Lawrence Berkeley National Laboratory
Using measured equipment load profiles to "right-size" HVAC systems and reduce energy use
in laboratory buildings (Pt. 2)
- Author(s): Mathew, Paul
- Greenberg, Steve
- Frenze, David
- Morehead, Michael
- Sartor, Dale
- Starr, William
- et al.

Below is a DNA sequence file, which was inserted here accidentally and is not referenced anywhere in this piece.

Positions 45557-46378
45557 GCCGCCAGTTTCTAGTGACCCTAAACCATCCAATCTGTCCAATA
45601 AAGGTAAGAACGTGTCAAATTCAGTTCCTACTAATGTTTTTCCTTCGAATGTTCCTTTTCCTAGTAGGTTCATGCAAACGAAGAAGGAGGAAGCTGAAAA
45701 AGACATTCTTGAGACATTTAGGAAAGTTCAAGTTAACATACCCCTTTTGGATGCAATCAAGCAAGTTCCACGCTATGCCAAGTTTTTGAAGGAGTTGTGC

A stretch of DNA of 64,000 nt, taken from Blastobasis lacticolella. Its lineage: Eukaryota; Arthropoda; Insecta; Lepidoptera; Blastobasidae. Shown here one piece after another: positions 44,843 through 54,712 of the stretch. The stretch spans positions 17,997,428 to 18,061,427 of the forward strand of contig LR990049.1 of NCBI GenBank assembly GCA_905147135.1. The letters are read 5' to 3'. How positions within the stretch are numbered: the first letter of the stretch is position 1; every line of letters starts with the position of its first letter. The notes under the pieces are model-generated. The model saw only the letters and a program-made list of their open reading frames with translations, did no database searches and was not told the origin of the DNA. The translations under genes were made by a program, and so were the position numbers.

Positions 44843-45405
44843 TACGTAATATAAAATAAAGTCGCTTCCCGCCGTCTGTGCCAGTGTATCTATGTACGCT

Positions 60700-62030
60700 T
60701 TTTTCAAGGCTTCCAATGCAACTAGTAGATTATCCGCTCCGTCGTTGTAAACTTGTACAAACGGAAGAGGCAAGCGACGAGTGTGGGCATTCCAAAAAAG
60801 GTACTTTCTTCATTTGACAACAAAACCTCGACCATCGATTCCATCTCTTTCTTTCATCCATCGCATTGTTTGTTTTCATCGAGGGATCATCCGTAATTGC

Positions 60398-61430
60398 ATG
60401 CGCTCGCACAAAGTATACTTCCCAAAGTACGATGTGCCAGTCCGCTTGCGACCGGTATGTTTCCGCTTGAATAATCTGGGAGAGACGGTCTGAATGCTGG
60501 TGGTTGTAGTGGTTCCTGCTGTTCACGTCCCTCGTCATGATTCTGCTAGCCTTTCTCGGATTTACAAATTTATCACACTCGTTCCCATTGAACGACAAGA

There is a general paucity of measured equipment load data for laboratories and other complex buildings and designers often use estimates based on nameplate rated data or design assumptions from prior projects. Consequently, peak equipment loads are frequently overestimated, and load variation across laboratory spaces within a building is typically underestimated. This results in two design flaws. Firstly, the overestimation of peak equipment loads results in over-sized HVAC systems, increasing initial construction costs as well as energy use due to inefficiencies at low part-load operation. Secondly, HVAC systems that are designed without accurately accounting for equipment load variation across zones can significantly increase simultaneous heating and cooling, particularly for systems that use zone reheat for temperature control. Thus, when designing a laboratory HVAC system, the use of measured equipment load data from a comparable laboratory will support right-sizing HVAC systems and optimizing their configuration to minimize simultaneous heating and cooling, saving initial construction costs as well as life-cycle energy costs.In this paper, we present data from recent studies to support the above thesis. We first present measured equipment load data from two sources: time-series measurements in several laboratory modules in a university research laboratory building; and peak load data for several facilities recorded in a national energy benchmarking database. We then contrast this measured data with estimated values that are typically used for sizing the HVAC systems in these facilities, highlighting the over-sizing problem. Next, we examine the load variation in the time series measurements and analyze the impact of this variation on energy use, via parametric energy simulations. We then briefly discuss HVAC design solutions that minimize simultaneous heating and cooling energy use.